25 OCTOBER 1963, Page 20


SIR,—I do not know what Mr. Papworth has read into the economic advocacy of the late Lord Keynes, but I am-certain of one thing: the great man never suggested that our nation could have (for instance) more houses unless there were either: (a) People prepared to set earnings aside for housing of their own free will, via Building Societies or Local Authority loans, or (b) rich men submitting to be plundered of their gains, or (c) a totalitarian regime resorting to forced labour.

At one time prudent people saved (or tried to get on) because there was the prospect of clear gain for themselves. Today they still save and still try to get on, but not in' hope. They do it because they fear being left to subsist on a meagre government pension.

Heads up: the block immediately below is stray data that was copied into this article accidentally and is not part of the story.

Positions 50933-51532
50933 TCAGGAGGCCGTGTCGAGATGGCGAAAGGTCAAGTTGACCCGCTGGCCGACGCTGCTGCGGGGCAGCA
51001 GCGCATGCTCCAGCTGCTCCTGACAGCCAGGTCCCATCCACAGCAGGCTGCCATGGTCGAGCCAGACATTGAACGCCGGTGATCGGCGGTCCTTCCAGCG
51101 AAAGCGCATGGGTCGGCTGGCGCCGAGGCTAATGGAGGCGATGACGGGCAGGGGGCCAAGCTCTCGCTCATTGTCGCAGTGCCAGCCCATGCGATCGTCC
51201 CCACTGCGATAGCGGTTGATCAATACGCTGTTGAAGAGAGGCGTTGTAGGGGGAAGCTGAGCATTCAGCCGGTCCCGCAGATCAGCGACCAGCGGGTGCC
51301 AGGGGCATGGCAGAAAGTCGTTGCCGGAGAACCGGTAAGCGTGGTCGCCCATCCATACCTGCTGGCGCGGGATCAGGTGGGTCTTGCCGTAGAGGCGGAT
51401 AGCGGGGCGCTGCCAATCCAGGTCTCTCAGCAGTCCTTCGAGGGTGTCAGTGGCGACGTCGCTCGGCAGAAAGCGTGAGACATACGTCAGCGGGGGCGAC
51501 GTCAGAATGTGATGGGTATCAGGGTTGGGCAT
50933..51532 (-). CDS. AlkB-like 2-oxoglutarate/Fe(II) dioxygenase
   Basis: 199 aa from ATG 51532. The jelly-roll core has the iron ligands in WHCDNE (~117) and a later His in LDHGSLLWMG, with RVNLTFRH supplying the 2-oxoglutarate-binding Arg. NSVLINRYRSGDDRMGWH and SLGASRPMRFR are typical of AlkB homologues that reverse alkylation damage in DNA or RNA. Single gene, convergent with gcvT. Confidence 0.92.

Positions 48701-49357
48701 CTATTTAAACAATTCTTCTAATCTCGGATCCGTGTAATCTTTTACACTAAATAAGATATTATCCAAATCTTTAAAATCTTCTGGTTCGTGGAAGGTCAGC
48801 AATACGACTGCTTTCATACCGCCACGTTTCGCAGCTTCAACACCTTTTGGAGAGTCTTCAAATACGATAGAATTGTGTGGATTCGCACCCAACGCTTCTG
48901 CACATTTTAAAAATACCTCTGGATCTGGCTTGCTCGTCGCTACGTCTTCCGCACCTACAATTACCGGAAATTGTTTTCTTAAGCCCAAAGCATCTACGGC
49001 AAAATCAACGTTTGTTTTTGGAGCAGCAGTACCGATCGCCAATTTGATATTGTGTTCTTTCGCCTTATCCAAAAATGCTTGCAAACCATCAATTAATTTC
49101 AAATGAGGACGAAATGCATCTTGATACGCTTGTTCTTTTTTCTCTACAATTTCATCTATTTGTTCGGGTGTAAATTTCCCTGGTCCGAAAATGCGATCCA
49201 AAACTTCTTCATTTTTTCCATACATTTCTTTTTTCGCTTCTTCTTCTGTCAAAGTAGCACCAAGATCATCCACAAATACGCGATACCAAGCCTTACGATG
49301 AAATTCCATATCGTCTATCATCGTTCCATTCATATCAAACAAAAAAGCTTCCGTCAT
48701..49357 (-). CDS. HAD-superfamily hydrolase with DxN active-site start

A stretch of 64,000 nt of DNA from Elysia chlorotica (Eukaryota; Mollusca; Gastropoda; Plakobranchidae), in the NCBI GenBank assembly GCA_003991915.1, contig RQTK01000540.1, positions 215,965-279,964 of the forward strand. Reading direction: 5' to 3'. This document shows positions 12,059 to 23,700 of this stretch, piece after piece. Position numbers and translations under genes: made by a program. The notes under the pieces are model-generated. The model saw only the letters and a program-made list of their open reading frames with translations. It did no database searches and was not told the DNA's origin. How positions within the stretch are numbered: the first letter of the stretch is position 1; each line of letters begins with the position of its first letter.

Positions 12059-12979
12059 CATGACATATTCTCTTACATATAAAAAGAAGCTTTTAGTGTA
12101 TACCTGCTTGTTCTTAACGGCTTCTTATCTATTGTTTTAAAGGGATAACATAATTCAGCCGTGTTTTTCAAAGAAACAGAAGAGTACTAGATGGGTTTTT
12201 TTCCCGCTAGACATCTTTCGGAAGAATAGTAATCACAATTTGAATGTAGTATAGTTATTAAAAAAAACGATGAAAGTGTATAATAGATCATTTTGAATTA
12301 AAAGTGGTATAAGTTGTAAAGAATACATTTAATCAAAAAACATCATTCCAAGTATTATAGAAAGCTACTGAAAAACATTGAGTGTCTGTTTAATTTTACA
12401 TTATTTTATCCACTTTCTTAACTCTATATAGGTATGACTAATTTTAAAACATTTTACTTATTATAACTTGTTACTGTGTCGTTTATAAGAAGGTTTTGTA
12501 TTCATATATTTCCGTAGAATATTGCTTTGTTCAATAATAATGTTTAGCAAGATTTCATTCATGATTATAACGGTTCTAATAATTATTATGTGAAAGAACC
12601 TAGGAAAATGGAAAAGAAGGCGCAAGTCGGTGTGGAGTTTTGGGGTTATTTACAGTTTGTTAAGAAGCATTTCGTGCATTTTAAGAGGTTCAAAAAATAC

• Tomorrow, under the threat of still more savage taxation, or of still heavier losses through monetary inflation, they may come to feel despair at the utter futility of making any extra effort, or of denying themselves any more present pleasures, and start living from hand to mouth. or even trying to outshine the Joneses on borrowed money (hire purchase, a mortgage etc., etc.), the same as most working-class people seem to do.

When that happens—when the pride and will to independence of the middle classes are finally smashed--our government will need to employ totalitarian methods to keep the economy going: let Mr. Papworth and his Labour friends be in no doubt about that!

STUART MIALL North Acres., Strom, Hassocks, Sussex